Progressive International Motorcycle Show, Chicago: BMW Motorrad Highlights

MotoADVR_BMWtankBadgeRight or wrong, in my mind, BMW is synonymous with quality; despite recent recalls, which are frankly rampant in the automotive industry as a whole right now for whatever reason. At any rate, while I don’t particularly care for most of the BMW styling, I cannot deny that often times “you get what you pay for”, which in this case typically means reliability and a motorcycle loaded to the gills with options (at least, that’s the perception…). I’m not chomping at the bit for a new Beemer by any means, but I wouldn’t pass up a good deal on a used one if the opportunity struck.

 

MotoADVR_BMW1000XRThis year it appeared to me that BMW has made minimal upgrades to the GS line (maybe I don’t know what I’m talking about), but made big strides in the “Adventure/Sport Touring” category with the new S 1000 XR. True to form, I’m a bigger fan of the Triumph Tiger Sport (1050… not available in the U.S. for some unknown reason…), or the Ducati MultiStrada, but the press seems to love the sporty new XR. I can’t really speak for most of the other sport or naked bikes, so I’ll just post the photos…

 

MotoADVR_BMW_RnineTI snapped a quick photo of the RnineT at last year’s IMS in Cleveland, but this year I couldn’t help taking a closer look. The clear coated, brushed metal tank looks fabulous on this throwback café racer. There’s simply no way I could justify the expense of the new RnineT ($16k…), but I cannot help drooling over the look, performance, and shaft drive; undoubtedly I’ll be even more enamored with the recently released RnineT Scrambler when I see it in the flesh.

MotoADVR_BMWrNineT3

 

MotoADVR_BMWr1200RTThe (BMW) pinnacle of quality over aesthetics is probably the R 1200 RT in my mind. While I’m convinced I need a bike I can really get dirty, I realize that someday I want a hardcore (sport) touring machine, and the 1200 RT is unmistakably on that list. While I don’t find the styling emotional stirring in the slightest, the booth representative didn’t call the 1200RT BMW’s flagship bike for nothing. I imagine there are perks to the K 1600 GTL models, but I admit I find the opposed twin (and the price point…) of the RT more alluring.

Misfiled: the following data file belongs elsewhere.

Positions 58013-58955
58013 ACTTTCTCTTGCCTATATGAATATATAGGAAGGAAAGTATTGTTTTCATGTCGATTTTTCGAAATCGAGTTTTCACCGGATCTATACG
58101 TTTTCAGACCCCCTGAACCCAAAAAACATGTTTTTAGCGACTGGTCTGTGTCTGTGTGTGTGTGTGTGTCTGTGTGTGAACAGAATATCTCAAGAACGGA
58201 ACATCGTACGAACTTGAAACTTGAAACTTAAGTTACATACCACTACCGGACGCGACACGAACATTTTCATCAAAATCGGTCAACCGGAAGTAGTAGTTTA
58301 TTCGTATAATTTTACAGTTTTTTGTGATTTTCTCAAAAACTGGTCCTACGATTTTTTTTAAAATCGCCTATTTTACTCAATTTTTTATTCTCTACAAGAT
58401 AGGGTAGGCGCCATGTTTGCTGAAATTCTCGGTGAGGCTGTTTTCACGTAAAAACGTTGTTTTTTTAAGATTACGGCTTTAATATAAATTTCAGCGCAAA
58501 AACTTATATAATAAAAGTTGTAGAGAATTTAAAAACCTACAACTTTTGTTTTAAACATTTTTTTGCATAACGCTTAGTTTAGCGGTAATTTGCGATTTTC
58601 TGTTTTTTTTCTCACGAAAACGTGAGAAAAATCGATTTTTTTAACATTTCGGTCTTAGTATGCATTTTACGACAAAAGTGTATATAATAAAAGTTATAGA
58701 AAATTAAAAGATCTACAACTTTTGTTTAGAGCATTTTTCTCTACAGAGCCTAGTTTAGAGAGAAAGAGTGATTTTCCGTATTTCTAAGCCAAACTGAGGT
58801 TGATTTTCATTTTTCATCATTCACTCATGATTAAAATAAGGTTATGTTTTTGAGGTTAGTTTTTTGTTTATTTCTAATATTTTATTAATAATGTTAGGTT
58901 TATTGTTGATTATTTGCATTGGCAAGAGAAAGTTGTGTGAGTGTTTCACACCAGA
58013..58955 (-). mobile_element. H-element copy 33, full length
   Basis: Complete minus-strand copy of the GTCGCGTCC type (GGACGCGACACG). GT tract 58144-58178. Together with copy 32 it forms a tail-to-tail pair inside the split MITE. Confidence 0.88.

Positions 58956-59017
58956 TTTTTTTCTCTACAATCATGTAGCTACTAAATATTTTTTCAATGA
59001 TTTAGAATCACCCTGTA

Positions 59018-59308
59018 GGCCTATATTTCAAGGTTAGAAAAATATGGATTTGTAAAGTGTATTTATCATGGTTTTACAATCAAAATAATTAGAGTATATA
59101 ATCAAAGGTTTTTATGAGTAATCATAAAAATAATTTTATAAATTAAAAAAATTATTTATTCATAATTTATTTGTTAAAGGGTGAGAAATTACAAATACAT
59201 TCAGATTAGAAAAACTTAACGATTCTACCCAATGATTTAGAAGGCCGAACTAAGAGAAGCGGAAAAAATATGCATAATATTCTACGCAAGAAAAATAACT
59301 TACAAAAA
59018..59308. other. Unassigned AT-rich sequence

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3 Responses to Progressive International Motorcycle Show, Chicago: BMW Motorrad Highlights

  1. Pingback: Progressive International Motorcycle Show 2016, Chicago: The Preview | Moto Adventurer

  2. steve ford says:

    I bought a new BMW motorcycle once, an F800gs, and what I can say is, the happiest days of my life were the day I bought it, and the day I sold it. Actually, the happiest day of my life was when I sold my BMW 530i. It seems their bikes and cars aren’t much different – once the honeymoon is over, the wallet keeps coming out to pay for repairs. One beef I have with some of their bikes is, driveshafts suck ! The centrifugal force of the spinning driveshaft causes the bike to lean slightly to one side ! What I hated most about my F800GS (I put 20k miles on it in 3 years and did all my own maintenance and repairs) was that it was hard to work on. They used like 5 different kinds of fasteners all with different, uncommon, heads. I spent $100’s on tools just to work on the darn thing. And it had tubes in the tires so if you got a flat you had to pull the wheel off. Lastly, a 460 bike needs to have more than 85 horsepower. Still, I find BMW’s to be one of my favorite manufacturers in terms of styling. Great photos ! Thanks for sharing.

    Liked by 1 person

    • MotoADVR says:

      Thanks for commenting Steve! As I also do all my own maintenance those are good tips. Shaft drive is alluring to me considering the miles I put on each year but I admit I’ve only ridden one shaft bike and it was a cruiser. Tube tires are another topic of contention for folks spending most of their time on the pavement, I’m on the fence about that myself.

      Like

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